But I stayed, and my initial misgivings gave way to fascination with the projects these groups are working on. In the end, it was good to hear about five companies from The Tech Brewery.
My roommate works for one of them: a startup company called AppKey, which works to “combine the download scope of a free app with the revenue of a premium app.” Of all the people with Android phones, 1 percent will bother to pay 99 cents for “the full version” of an app; the other 99 percent will use the free version. This, of course, is their prerogative. But it leaves the developers wanting, since they do a fair amount of work to put out those free apps. What to do? Allow consumers a different ‘key’ to the premium app, namely, let them opt in to passive banner ads (rather than the annoyingly glittery advertisements that few willingly click). The advertisers get more ads out (and viewed), the developers get a portion of the revenue based on how often the keyed-premium app is used, and the consumers get premium apps without spending anything on them.
Then there was abriiz, the company with the app for phone-toting kids with asthma. If a child with severe asthma has different medications to take at various parts of the day, it can be easy to forget doses. The application issues a reminder at set times, tracks the doses taken, logs them in, and tracks them (showing a log toward some incentive the parent and child set up). The idea is that timely dosage-taking will prevent some of the severe asthma attacks such children suffer, and cut down on ER visits. That saves the insurers money, and everyone is happier…assuming the child doesn’t lie; they had to admit that the app couldn’t prevent that (though, as they pointed out, asthmatic kids have good reason not to skip around on such things).
DeepField came next; it works with internet service providers to track data in the Cloud. So many sites depend on other sites/suppliers/networks to remain in place. When Amazon’s Cloud had an outage in Virginia in June, a number of other sites and services went down with it. DeepField provides tools for those sites to see which suppliers they depend on. That gives internet providers more data about where their network (and the energy/money expended on it) goes, so their business decisions are more informed. I must admit that the project sounded intriguing, but I know very little about Cloud computing and therefore can’t get very in-depth. On one hand, it’s frustrating; on the other, it reminds me how much there is to learn.
Next up was QizBox, which is being developed by some folks at Bowling Green State University. Here’s the premise: so often, students sit in class and don’t want to raise their hand or otherwise participate. But give them an anonymous forum and boom: the developer’s seen a lot more participation in his classes, and the questions or answers given are all more trackable. There’s a section in the Box for note-taking and seeing what information/images/etc. the professor has uploaded. Students can give feedback about what’s giving them trouble, and they’re working to make it so students can encourage each other.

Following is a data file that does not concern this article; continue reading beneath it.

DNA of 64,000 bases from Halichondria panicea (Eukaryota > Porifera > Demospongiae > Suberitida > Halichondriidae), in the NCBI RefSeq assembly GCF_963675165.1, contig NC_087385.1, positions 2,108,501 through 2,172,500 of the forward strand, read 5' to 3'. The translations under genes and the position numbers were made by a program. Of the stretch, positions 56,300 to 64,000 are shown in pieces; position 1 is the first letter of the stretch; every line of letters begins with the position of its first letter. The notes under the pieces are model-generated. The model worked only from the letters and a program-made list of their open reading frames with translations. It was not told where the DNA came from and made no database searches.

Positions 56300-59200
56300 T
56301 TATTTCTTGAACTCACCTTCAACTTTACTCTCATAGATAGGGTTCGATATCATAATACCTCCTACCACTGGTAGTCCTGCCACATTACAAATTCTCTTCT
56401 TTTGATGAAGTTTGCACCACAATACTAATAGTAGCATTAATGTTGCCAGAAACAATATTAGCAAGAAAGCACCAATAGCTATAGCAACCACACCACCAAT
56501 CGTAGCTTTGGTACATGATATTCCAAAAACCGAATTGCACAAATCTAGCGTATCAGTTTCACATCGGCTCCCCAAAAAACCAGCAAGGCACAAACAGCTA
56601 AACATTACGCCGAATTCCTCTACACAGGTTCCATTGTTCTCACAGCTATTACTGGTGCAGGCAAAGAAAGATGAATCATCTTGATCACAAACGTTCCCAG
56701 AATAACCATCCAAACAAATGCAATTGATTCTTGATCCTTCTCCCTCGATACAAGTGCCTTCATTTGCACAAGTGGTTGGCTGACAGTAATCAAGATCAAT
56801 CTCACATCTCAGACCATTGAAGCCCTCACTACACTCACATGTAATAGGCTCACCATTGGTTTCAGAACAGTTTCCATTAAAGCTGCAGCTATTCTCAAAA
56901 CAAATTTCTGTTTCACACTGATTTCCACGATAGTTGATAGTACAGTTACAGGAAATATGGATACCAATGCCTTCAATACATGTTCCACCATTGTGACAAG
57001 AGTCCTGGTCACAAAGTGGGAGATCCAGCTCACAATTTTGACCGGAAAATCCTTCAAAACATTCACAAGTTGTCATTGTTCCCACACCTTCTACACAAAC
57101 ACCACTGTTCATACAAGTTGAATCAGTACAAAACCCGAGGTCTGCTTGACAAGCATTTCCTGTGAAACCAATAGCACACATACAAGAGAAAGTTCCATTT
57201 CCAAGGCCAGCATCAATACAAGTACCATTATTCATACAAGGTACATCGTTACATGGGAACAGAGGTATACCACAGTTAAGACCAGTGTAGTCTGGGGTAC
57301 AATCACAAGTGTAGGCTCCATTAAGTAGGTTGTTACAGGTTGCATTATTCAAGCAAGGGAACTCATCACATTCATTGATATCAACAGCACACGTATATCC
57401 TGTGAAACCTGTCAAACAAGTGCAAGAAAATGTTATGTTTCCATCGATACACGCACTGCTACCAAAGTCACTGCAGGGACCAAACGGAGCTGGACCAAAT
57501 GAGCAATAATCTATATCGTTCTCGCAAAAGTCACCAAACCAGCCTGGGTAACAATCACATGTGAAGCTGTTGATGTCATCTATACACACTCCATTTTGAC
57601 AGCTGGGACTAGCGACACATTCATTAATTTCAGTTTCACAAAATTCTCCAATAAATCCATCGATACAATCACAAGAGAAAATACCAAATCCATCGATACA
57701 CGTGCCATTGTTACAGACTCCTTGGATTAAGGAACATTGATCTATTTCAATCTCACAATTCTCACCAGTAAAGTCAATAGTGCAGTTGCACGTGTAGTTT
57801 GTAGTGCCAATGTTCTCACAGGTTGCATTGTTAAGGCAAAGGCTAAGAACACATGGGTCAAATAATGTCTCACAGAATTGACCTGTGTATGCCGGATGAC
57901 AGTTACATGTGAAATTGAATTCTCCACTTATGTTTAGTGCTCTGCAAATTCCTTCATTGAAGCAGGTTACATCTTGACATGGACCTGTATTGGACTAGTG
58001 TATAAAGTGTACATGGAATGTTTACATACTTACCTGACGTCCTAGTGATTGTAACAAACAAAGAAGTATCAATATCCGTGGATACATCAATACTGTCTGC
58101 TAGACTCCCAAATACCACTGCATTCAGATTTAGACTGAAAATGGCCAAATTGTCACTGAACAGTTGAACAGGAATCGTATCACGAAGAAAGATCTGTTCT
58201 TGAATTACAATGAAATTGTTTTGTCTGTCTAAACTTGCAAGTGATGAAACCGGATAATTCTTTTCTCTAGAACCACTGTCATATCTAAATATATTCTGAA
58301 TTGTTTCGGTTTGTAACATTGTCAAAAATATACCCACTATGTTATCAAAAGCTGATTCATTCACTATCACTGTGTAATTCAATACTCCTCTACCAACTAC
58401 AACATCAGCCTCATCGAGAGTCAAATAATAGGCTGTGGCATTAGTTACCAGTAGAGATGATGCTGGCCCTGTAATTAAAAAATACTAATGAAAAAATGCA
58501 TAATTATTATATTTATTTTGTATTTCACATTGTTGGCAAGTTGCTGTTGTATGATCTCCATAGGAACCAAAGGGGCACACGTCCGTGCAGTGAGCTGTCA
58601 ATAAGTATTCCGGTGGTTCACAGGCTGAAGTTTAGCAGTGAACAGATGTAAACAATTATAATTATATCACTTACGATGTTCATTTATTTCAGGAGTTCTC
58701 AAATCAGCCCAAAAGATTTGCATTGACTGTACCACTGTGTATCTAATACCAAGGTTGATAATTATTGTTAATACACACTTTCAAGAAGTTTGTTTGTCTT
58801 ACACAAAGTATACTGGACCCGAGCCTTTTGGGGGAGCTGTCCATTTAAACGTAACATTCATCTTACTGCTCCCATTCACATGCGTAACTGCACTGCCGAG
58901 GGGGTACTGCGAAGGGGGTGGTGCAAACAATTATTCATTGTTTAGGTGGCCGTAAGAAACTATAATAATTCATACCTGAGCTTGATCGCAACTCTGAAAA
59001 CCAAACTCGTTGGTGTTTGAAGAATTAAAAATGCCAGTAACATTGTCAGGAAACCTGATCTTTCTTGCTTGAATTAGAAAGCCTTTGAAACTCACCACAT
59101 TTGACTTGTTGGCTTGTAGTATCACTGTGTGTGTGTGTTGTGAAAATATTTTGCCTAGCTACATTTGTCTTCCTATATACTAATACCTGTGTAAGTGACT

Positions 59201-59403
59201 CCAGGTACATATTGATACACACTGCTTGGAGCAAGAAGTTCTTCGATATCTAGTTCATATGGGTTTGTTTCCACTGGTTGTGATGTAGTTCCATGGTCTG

Last was the fellow discussing Proteân. The word means “versatile,” and the idea is to re-imagine the ubiquitous plastic card to allow for one versatile object. The average American has 6 cards – debit card, credit card, ID card, loyalty cards, gift cards, etc., etc. The Protean system takes what they call the Echo card, and it mimics all those different cards. Customers don’t have to root around in purses or wallets for that card they swear they had (I didn’t realize how annoying this was until they pointed it out to me); merchants get more information on customer spending and, theoretically, more sales (because customers will be better placed to take advantage of loyalty-based deals). They’ve done a great deal of work to make the Echo card secure.
All told, I’m glad I went. All I expected was to learn a bit more about what my roommate did, but the presentations (succinct as they were) helped me understand what sort of possibilities are out there in the ocean of technology. It’s fascinating to recognize that other people have looked for a way to make the world more efficient, have looked for and found problems to solve. Admittedly, I don’t always agree with the solutions. QizBox, for example, might engender students who are afraid to take a stand for what is right because they’re accustomed to anonymity. The data collection from AppKey and the Echo card might allow for uncomfortably well-targeted ad campaigns, raising all manner of privacy concerns (and, depending on how much self-control buyers have, budget worries). The Echo card might even prove more inconvenient because losing or breaking it means losing a whole lot of things at once.
Still, it’s exciting to learn about the approaching wave of technology. Even this old-phone user is intrigued by the projects discussed last night – the tip of the innovation iceberg.